Farmers Union state convention wraps up

Farmers Union State Convention in Minneapolis

Attendees of the Minnesota Farmers Union State Convention socialize during the Saturday night banquet at the 75th annual convention in Minneapolis. (photo from https://www.facebook.com/mnfarmersunion)

The Minnesota Farmers Union (MFU) held its 75th annual state convention on Saturday November 19 and Sunday November 20, 2016.  The grassroots organization took to the floor several key issues that are important to the family farmers of Minnesota.  The realigned policy will set forth a strong agenda for the organization in the upcoming legislative year.

President Doug Peterson expressed gratitude and honor for being able to serve as the state president of the organization for 14 years. “I have spent the majority of my live fighting for the family farmer and the last 14 years being the voice for the members of the Minnesota Farmers Union, the fight will never end for me, I will always be a farmer and I will continue to be a part of Farmers Union. The support and respect the members of this organization have for the life on the farm and for each other is something I can’t imagine being away from.”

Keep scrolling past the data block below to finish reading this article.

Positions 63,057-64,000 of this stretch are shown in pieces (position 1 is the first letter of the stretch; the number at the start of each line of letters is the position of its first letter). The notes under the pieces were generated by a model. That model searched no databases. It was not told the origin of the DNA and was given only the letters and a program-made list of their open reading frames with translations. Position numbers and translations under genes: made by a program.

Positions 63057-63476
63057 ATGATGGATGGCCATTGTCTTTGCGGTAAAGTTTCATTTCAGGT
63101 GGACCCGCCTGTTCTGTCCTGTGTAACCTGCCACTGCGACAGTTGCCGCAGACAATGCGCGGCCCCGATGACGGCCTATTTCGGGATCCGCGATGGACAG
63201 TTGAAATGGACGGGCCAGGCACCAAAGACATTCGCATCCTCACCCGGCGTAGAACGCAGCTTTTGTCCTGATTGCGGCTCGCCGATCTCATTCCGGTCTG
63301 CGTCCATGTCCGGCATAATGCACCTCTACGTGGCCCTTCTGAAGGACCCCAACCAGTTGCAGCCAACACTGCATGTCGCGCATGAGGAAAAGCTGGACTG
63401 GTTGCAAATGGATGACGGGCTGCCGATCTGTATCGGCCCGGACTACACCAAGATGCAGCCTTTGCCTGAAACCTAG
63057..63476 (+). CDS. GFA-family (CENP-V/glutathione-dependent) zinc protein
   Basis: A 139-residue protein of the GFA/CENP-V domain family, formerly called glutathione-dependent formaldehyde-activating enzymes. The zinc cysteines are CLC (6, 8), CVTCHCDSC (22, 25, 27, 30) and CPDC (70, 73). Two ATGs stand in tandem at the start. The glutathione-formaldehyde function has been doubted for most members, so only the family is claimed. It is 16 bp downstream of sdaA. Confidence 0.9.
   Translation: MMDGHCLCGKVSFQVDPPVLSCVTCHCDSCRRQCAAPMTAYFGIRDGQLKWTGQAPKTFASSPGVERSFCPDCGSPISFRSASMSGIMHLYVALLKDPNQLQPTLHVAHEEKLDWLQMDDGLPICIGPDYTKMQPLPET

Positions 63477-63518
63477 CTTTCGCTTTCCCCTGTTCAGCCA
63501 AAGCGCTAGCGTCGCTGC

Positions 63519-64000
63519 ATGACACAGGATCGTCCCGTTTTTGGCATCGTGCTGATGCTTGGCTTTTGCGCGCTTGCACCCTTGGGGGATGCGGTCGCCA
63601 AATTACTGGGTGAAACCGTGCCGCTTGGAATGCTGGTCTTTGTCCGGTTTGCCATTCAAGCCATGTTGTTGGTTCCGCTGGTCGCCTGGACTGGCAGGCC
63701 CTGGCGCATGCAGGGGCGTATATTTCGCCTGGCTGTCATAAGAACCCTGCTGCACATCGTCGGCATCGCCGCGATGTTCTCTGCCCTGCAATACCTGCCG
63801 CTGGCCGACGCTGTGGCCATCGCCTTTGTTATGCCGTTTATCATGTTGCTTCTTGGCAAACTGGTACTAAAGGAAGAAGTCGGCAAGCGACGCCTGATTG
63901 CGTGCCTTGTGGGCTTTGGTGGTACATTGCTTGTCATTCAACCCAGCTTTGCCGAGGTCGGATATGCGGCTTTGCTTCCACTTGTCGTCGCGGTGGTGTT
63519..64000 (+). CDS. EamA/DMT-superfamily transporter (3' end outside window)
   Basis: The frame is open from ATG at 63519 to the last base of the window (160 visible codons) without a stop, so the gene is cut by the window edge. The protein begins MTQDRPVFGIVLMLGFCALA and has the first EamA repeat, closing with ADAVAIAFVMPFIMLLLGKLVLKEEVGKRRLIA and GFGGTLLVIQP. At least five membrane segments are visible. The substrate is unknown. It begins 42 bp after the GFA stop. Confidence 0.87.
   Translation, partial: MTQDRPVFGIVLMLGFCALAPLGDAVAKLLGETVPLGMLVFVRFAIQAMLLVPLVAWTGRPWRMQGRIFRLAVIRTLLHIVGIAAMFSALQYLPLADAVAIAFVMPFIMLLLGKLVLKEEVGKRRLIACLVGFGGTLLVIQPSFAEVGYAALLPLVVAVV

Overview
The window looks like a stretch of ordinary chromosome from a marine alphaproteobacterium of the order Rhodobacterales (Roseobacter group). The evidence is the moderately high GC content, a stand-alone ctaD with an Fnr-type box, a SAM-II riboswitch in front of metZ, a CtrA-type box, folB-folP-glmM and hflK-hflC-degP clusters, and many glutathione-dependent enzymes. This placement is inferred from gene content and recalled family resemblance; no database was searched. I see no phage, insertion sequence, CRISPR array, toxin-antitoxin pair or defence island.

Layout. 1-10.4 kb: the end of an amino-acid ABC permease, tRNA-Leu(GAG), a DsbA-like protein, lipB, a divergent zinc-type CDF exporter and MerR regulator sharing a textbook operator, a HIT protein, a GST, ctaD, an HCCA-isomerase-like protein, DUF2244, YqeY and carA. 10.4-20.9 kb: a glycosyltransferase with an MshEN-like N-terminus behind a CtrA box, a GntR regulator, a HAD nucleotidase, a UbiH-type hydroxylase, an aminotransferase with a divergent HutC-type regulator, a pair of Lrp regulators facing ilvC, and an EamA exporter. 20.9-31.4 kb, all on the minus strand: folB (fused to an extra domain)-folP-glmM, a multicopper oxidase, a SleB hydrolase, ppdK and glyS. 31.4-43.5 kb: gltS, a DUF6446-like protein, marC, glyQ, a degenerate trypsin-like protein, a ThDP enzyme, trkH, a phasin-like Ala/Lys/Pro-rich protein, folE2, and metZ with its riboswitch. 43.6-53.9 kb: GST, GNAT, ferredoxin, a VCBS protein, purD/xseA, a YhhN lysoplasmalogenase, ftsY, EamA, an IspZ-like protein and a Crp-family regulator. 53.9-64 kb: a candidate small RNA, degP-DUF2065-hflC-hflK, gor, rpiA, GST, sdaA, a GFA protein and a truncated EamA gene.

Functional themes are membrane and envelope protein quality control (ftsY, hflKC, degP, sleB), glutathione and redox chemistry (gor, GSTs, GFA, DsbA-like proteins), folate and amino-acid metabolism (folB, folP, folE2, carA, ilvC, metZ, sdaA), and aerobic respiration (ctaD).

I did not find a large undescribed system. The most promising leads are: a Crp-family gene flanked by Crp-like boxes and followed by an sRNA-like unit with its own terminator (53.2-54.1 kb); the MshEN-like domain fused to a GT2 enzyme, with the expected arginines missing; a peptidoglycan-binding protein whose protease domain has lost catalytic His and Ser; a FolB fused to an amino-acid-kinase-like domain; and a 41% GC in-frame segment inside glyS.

farmers union state convention

Minnesota Farmers Union President Doug Peterson and wife Elly enjoying the activities at the 75th annual state convention. Doug recently announced he’ll be stepping down at the end of the year after 14 years in the top chair. (photo from Facebook.com/mnfarmersunion)

“Minnesota Farmers Union is a grassroots organization that truly listens to the members and they create the policy that we work by.” said Doug Peterson, Minnesota Farmers Union President. “Every voice has the chance to be heard every day within our organization, and our annual convention offers the perfect platform for these discussions.”